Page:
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'God knows this is a chronic, protracted situation': The Myanmar military's war on IDPs in Kachin and northern Shan states

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Duration: 0:57:46 | Added: 28 Mar 2018
David Baulk, Mandy Sadan and Kai Htang Lashi speak at St Antony's College on 2 November 2017

As the world watches the Myanmar military decimate the country's Rohingya Muslim population, in northern Myanmar the military is fighting a war by other means. Across Kachin and northern Shan state, an estimated 120,000 people displaced by conflict are lacking food, shelter, and healthcare. As the conflict has intensified, the Government of Myanmar has tightened restrictions on groups working to defend human rights and provide aid to internally displaced persons in conflict-affected areas. Access to these areas is now more limited than at any point since the conflict in northern Myanmar resumed in 2011. The Myanmar military has called for aid to displaced persons in areas controlled by ethnic armed organizations to be stopped entirely.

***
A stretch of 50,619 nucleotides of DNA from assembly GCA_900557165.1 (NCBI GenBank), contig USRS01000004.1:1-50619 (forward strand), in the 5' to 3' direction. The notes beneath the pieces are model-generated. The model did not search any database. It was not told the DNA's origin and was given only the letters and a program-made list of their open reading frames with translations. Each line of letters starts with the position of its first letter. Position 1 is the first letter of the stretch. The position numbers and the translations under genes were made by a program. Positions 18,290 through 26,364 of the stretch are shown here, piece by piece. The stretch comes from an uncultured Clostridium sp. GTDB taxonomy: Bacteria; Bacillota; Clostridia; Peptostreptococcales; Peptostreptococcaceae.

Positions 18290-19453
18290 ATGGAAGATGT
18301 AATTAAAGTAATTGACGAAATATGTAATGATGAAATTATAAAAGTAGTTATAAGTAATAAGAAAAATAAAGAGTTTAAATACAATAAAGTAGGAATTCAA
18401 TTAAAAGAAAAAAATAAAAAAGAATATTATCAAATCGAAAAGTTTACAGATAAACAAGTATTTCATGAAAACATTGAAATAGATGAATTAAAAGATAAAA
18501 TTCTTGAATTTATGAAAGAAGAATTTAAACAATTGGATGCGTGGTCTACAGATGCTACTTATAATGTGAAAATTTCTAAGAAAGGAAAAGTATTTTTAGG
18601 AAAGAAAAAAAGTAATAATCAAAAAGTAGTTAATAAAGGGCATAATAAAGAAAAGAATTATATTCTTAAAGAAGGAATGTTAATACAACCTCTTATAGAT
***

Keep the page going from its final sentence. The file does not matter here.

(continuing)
In this talk, David Baulk, Myanmar human rights specialist with Fortify Rights, discusses his research in conflict-affected areas of Kachin and northern Shan states, considers the implications of restrictions on humanitarian and human rights groups in Myanmar, and discusses what the international community can do to ensure the Government of Myanmar meets its obligations under international human rights and humanitarian law.

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